Guideline on similar biological medicinal products containing biotechnology-derived proteins as active substance: non-clinical and clinical issues

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1 June May 2013 EMEA/CHMP/BMWP/42832/2005 Rev. 1 Committee for Medicinal Products for Human Use (CHMP) Guideline on similar biological medicinal products containing biotechnology-derived proteins as active substance: non-clinical and clinical issues Draft 8 Draft agreed by Biosimilar Medicinal Products Working Party (BMWP) April 2013 Adopted via written procedure by CHMP for release for consultation 03 June 2013 Start of public consultation 10 June 2013 End of consultation (deadline for comments) 30 November This guideline replaces 'Guideline on similar biological medicinal products containing biotechnologyderived proteins as active substance: Non-clinical and clinical issues' (EMEA/CHMP/BMWP/42832/2005). Comments should be provided using this template. The completed comments form should be sent to Keywords similar biological medicinal product, recombinant proteins, non clinical studies, clinical studies, safety, pharmacovigilance, immunogenicity 7 Westferry Circus Canary Wharf London E14 4HB United Kingdom Telephone +44 (0) Facsimile +44 (0) Website An agency of the European Union European Medicines Agency, Reproduction is authorised provided the source is acknowledged.

2 Guideline on similar biological medicinal products containing biotechnology-derived proteins as active substance: non-clinical and clinical issues Table of contents Executive summary Introduction Scope Legal basis and relevant guidelines Non-clinical studies Step 1: In vitro studies Step 2: Determination of the need for in vivo studies Step 3: In vivo studies Clinical studies Pharmacokinetic studies Pharmacodynamic studies Efficacy trials Study designs Efficacy endpoints Clinical safety Extrapolation of efficacy and safety from one therapeutic indication to another Pharmacovigilance EMEA/CHMP/BMWP/42832/2005 Rev. 1 Page 2/13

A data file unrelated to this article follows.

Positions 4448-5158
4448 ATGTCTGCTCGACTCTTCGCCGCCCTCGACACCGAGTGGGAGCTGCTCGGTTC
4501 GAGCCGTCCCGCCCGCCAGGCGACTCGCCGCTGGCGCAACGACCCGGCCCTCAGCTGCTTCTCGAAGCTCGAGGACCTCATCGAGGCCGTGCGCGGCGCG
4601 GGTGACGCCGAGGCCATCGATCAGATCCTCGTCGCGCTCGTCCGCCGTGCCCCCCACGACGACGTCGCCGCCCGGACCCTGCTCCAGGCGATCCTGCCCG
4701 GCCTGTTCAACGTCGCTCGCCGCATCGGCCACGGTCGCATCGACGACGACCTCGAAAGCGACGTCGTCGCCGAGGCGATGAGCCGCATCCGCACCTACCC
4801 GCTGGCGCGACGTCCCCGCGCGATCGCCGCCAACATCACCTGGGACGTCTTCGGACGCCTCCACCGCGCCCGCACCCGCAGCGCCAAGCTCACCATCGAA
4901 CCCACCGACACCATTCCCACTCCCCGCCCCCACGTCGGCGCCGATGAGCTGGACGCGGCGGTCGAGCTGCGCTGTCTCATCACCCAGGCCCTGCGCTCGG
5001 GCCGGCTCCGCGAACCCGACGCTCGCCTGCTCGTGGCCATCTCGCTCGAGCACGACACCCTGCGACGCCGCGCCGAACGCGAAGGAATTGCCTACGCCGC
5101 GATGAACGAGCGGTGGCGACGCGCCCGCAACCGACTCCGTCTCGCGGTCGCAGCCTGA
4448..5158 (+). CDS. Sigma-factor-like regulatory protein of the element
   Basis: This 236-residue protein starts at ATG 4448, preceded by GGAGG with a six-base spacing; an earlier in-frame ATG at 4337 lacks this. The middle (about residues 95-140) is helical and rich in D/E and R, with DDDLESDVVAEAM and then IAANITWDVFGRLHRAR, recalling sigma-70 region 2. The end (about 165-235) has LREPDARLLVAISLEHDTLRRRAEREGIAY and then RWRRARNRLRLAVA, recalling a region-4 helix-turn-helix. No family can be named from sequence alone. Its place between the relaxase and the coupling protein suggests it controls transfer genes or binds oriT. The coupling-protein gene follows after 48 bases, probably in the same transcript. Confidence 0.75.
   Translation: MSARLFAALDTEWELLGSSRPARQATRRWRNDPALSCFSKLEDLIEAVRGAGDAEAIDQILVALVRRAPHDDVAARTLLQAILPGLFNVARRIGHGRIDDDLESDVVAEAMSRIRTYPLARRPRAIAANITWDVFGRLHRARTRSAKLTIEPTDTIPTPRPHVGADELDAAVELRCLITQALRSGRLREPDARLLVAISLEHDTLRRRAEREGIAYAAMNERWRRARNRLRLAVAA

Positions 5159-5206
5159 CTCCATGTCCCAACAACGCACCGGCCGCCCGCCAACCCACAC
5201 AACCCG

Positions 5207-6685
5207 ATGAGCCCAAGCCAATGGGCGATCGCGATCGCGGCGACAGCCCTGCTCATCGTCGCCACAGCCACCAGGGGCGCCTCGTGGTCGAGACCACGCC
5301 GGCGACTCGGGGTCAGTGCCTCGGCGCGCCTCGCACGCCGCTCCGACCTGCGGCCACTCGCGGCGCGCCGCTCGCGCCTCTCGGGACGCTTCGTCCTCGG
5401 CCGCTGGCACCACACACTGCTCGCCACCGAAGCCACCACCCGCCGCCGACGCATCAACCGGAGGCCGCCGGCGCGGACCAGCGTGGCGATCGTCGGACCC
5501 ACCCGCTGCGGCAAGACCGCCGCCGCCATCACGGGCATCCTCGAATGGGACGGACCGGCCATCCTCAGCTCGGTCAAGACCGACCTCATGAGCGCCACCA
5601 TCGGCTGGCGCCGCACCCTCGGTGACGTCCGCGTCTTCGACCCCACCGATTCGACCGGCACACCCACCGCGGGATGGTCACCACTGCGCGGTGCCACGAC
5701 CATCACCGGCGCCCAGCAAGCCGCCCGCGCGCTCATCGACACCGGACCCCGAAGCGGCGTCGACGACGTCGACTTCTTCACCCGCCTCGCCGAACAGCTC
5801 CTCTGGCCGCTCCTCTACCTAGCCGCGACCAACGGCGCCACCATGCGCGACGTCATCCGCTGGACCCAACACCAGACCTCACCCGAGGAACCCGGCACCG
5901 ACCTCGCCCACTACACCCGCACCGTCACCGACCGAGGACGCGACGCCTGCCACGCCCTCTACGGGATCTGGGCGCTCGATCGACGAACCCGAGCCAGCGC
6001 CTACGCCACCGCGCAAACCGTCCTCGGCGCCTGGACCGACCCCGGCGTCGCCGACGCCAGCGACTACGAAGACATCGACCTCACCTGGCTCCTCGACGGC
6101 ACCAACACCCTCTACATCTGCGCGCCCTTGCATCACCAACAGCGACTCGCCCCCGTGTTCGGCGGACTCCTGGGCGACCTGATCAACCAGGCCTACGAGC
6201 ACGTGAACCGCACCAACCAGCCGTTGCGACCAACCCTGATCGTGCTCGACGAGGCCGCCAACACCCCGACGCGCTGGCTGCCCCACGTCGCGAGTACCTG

3 Executive summary The proteins as active substance: non-clinical and clinical issues (EMEA/CHMP/BMWP/42832/05 Rev.1) lays down the non-clinical and clinical requirements for a biological medicinal product claiming to be similar to another one already marketed ( biosimilar ). The non-clinical section addresses the pharmaco-toxicological assessment. The clinical section addresses the requirements for pharmacokinetic, pharmacodynamic, and efficacy studies. The section on clinical safety and pharmacovigilance addresses clinical safety studies as well as the risk management plan with special emphasis on studying the immunogenicity of the biosimilar. The current revision covers the following topics: a risk-based approach for the design of non-clinical studies; the use of pharmacodynamic markers; study design, choice of appropriate patient population and choice of surrogate endpoints in efficacy trials; design of immunogenicity studies; and extrapolation of indication. 1. Introduction A biosimilar is a biological medicinal product that contains a version of the active substance of an already authorised original biological medicinal product (reference medicinal product. A biosimilar demonstrates similarity to the reference medicinal product in terms of quality characteristics, biological activity, safety and efficacy) based on a comprehensive comparability exercise. The Marketing Authorisation (MA) application dossier of a biological medicinal product claimed to be similar to a reference medicinal product already authorised shall provide a full quality dossier together with the demonstration of comparability with the reference medicinal product by using appropriate physico-chemical and in vitro biological tests, non-clinical and clinical studies. The quality issues relevant for demonstration of comparability for biosimilars containing recombinant DNA-derived proteins are addressed in the Guideline on similar biological medicinal products containing biotechnology-derived proteins as active substances: quality issues (EMA/CHMP/BWP/247713/2012). The principles for the non-clinical and clinical parts of the comparability exercise are laid down in this guideline. Product-class-specific guidelines will supplement this guideline where a need is identified. The nature and complexity of the reference product has an impact on the extent of the (non-)clinical studies to confirm biosimilarity. The differences observed in the physico-chemical and biological analyses will guide the planning of the (non-)clinical studies. Other factors that need to be taken into consideration are the mode of action of the active substance (e.g. receptor(s) involved) in all the licensed indications of the reference product and pathogenetic mechanisms involved in the disorders included in the therapeutic indications (e.g. mechanisms shared by various therapeutic indications). The applicants should review data from the reference product on the predictive value of in vitro assays/animal models as well as correlations between dose/exposure and pharmacodynamics, on one hand, and pharmacodynamics and clinical response, on the other hand. The availability of suitable biomarkers may abbreviate the (non-)clinical development. The safety profile of the reference product will determine the focus of the safety studies both pre- and post-marketing. CHMP has issued product-class-specific guidelines to facilitate the (non-)clinical development of biosimilar medicinal products in certain areas. However, the applicants have to fine tune their (non-) clinical studies according to the results of preceding physico-chemical and in vitro biological analyses of the biosimilar and the reference product. EMEA/CHMP/BMWP/42832/2005 Rev. 1 Page 3/13